See the table and graphs below.


CONCLUSION

My first hypothesis was that pure water would melt slower than water with impurities.
 My second hypothesis was that the more impurities in the water the faster it would melt.

The results indicate that my first hypothesis should be accepted, because the pure water ice cubes  melted slower than water with impurities, the pure water melted in an average of 402 minutes, but with impurities they melted around 350 minutes. My second hypothesis should also be accepted because the more impurities in the ice cubes the faster they melted, the 10% average sugar was 189 minutes, and the water was 402 minutes.

Because of the results of this experiment, I wonder if the ice cubes, melting rate would be affected if I put them in a warmer or colder room during melting

If I were to conduct this project again I would use hot water instead of cold water to dissolve the impurities completely, use more concentrations like, 10%, 5%, 2.5%, 1.25%, .625%.



RESEARCH REPORT
Introduction

Water is a liquid that freezes and also melts at 32*F (0*C). Melting and freezing points are temperatures when a solid substance turns to a liquid. Liquid is a substance that is called a fluid because it flows to fit its container.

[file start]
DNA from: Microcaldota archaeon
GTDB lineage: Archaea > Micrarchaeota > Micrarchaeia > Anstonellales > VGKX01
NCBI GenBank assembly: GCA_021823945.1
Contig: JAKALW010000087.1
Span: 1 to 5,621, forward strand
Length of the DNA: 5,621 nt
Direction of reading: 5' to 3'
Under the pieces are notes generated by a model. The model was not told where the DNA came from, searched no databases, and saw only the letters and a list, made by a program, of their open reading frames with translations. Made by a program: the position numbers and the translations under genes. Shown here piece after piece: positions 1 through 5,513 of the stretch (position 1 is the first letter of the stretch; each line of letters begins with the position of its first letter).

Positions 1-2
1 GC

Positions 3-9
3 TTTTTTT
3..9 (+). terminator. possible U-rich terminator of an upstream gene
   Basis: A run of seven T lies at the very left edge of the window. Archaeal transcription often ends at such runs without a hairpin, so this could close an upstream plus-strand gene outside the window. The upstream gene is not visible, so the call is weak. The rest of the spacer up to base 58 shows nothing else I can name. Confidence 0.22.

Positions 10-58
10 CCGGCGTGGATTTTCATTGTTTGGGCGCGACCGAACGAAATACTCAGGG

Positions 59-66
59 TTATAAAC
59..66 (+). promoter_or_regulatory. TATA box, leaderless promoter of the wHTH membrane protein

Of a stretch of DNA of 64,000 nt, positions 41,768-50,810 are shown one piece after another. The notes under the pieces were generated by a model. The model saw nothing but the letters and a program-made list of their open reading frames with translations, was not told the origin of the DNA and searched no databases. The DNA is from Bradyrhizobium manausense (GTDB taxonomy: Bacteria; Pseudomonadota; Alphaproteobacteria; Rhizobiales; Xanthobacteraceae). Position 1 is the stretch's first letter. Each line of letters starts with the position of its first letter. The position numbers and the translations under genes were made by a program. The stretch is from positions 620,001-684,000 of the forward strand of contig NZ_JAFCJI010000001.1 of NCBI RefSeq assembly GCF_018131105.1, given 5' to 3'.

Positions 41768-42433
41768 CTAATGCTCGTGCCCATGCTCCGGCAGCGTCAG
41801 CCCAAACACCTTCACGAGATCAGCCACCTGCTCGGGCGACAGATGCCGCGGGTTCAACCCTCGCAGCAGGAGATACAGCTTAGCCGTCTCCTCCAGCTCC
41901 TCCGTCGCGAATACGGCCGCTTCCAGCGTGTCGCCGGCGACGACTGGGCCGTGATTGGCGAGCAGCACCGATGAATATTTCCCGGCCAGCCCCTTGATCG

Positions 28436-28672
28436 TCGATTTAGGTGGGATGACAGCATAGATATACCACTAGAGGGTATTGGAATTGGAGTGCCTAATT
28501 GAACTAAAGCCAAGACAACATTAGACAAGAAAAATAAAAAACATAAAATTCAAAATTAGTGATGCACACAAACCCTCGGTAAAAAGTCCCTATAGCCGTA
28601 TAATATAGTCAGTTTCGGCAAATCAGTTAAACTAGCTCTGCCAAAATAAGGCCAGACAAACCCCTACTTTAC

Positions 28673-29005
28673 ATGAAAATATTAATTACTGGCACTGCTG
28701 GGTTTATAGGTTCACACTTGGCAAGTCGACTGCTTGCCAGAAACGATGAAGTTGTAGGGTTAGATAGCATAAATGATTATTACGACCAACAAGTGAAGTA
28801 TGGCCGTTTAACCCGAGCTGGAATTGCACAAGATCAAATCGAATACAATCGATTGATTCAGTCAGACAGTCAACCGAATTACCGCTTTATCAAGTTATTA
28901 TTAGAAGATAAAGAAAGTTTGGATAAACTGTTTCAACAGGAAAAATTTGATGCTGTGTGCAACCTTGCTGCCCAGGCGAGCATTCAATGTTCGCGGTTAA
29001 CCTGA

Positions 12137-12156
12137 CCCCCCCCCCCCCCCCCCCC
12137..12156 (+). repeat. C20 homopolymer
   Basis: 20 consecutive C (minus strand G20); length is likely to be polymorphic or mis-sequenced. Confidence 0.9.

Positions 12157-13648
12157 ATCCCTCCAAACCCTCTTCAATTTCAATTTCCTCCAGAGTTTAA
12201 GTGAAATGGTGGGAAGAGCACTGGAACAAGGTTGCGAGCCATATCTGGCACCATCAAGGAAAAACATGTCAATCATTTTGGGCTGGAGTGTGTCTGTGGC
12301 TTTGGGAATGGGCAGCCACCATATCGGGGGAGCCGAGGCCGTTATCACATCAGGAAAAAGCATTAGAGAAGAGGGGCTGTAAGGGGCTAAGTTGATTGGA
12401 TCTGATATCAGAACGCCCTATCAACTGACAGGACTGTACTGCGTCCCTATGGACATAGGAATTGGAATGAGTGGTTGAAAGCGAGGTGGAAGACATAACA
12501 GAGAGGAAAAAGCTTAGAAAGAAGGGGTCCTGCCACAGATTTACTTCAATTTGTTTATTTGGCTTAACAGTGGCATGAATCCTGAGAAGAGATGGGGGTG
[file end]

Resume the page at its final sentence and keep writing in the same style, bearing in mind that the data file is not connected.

Water
Water is a liquid that is odorless, colorless, and tasteless. Water freezes and melts at 32*F (0*C). As water freezes it expands by one-eleventh. The amount of pressure on the water when it is freezing changes the melting point. Water that reaches 40*F it is at its maximum density. The molecules in water are always rapidly moving, until it gets cold and then they start slowing down. Water can be in three different forms: liquid, gas, and solid.

Ice
Ice is a solid form of water. At 4*C, (39*F) water contracts and at 0*C it freezes. Ice has molecules that as it freezes move more slowly, due to them moving apart. When it freezes it expands by one-eleventh and then the ice becomes lighter than water, so it is able to float. Ice is colorless, transparent, and has hexagon crystals. When the ice is in a warm environment the ice melts layer by layer.

 Sugar